The Magic of Research

As the cynical and jaded second years that we are, exhausted after two years full of research methods and statistics, we might laugh scornfully at someone who tried to tell us that psychology research can be magical. But guess what! It can be!

Sadly I don’t mean magic in the Harry Potter sense (though I do think Freud would have had a field day with Lord Voldemort; and probably the whole wand thing too…), but it is true that psychologists are using magic in their research. The tricks of stage magic are being used to investigate complex phenomena such as attention and perception. A good magician will be able to fool our senses by tricking some mechanism of cognition or attention; so by studying how these tricks work on our minds we could significantly further our understanding of human cognitive and perceptual functioning.

Some tricks of stage/performance magic use visual illusions to trick the audience; taking advantage of the way human visual perception works in order to make an elephant vanish etc. These types of tricks usually work by taking advantage of the laws of visual perception, which have already been studied a great deal, however, other types of tricks are classed as cognitive illusions (tricking the audience using higher-level cognitive functions), the exact mechanisms of which are not yet fully understood. Cognitive illusions usually involve some kind of mental misdirection, often of attention or causal inference, and are seen in most magic tricks.

Using the principles of stage magic to investigate cognitive functioning is a relatively untapped area at present, but it could be an excellent resource. One study, for example, used a magic trick to gather evidence for the attentional spotlight. Participants’ eyes were tracked whilst they observed a magician perform a simple magic trick involving misdirection and sleight of hand. It was found that participants would miss the trick even if they were gazing in the right area and, that whether they blinked or not during the trick did not affect whether they missed it; in other words the misdirection affected their attentional spotlight rather than their gaze. A similar effect has been shown using the Vanishing Ball illusion; participants did not direct their gaze to where the ball “vanished”, despite being fooled by the illusion. This indicates that it was their attention that was fooled by the trick and not their eyes.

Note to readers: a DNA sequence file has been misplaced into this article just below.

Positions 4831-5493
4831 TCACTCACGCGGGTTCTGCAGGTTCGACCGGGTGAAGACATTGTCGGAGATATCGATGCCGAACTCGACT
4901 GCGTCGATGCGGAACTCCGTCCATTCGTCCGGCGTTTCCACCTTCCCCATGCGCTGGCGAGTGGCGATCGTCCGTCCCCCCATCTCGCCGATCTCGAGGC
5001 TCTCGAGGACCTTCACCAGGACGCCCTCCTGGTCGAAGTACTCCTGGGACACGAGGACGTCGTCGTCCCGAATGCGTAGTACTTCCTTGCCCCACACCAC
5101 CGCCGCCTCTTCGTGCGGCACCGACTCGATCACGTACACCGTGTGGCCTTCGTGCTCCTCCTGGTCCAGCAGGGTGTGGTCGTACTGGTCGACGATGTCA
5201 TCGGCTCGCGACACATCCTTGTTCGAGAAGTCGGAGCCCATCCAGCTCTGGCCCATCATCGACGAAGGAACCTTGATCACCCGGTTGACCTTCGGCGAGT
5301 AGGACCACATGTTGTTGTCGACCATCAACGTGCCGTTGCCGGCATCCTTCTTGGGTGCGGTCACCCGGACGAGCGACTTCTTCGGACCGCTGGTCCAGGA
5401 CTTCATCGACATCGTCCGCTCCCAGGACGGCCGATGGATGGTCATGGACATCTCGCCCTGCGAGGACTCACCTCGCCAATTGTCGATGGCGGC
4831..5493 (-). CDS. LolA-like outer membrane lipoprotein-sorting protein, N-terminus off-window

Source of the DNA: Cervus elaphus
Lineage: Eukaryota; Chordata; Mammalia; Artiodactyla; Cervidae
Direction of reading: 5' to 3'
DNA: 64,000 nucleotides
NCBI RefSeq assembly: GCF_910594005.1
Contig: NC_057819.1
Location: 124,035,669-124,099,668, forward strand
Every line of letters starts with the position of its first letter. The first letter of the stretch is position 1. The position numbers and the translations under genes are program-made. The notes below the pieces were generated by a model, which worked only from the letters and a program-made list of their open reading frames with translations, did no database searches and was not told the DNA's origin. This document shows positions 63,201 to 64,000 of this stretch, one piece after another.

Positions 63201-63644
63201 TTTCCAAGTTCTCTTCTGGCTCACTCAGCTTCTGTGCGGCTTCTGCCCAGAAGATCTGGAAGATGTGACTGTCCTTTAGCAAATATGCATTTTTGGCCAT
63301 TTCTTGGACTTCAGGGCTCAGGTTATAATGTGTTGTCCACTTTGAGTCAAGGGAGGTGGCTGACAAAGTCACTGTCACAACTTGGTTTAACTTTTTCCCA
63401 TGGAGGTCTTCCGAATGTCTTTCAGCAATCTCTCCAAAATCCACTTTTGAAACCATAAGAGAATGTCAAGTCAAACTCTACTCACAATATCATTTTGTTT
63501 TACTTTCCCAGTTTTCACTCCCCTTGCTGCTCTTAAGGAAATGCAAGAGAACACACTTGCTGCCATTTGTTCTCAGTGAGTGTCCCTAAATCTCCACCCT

So we really can use magic in research, which I think is pretty awesome, and there is a great deal that magic tricks could teach us about how our cognitive systems can be tricked and therefore how they work (for more examples and explanations see the links below). But what I think is really interesting about this is that magic tricks have been around for centuries; long, long before anyone even thought of psychology as a discipline, yet magic utilises complex psychological phenomena to fool and entertain us, and magicians have a control over human perceptions that we struggle to replicate in the lab. We could almost think of magic tricks as being the first behavioural experiments and magicians, the first psychologists.

http://www.spring.org.uk/2008/08/psychology-of-magic-3-critical.php

http://www.nature.com/nrn/journal/v9/n11/full/nrn2473.html

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3 Comments

  1. The way you took an area of entertainment and applied psychology is very novel and definitely amusing. It is very curious when you ever see magicians who ‘reveal’ how they do their tricks or when you see Derren Brown run circles around people. What this definitely highlights is that psychology is a lot bigger and can even entertain rather than just being swotty theoretical papers that can only bore. Interesting blog I just feel you could have brushed over perhaps another point about how psychology has novel benefits when applied.

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  2. Honestly one of the more original blogs i’ve read, this really is a great application for the use of psychology within real life. The concept of magic being further developed by the aid of real science is definitely an interesting one. Take the work by brefczynski and Yedoe for example, they were able to find evidence that there is in fact a physiological basis for attention spotlight. With real conclusive evidence supporting this idea, further research can be conducted into attention spotlight into the flexibility of it, thus being able to moderate magic tricks further to become more affective illusions.
    http://www.neurosci.umn.edu/courses/4151/4151-papers/Costello_paper.pdf

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  1. Last comments, beyond cutting it close… | psud1a

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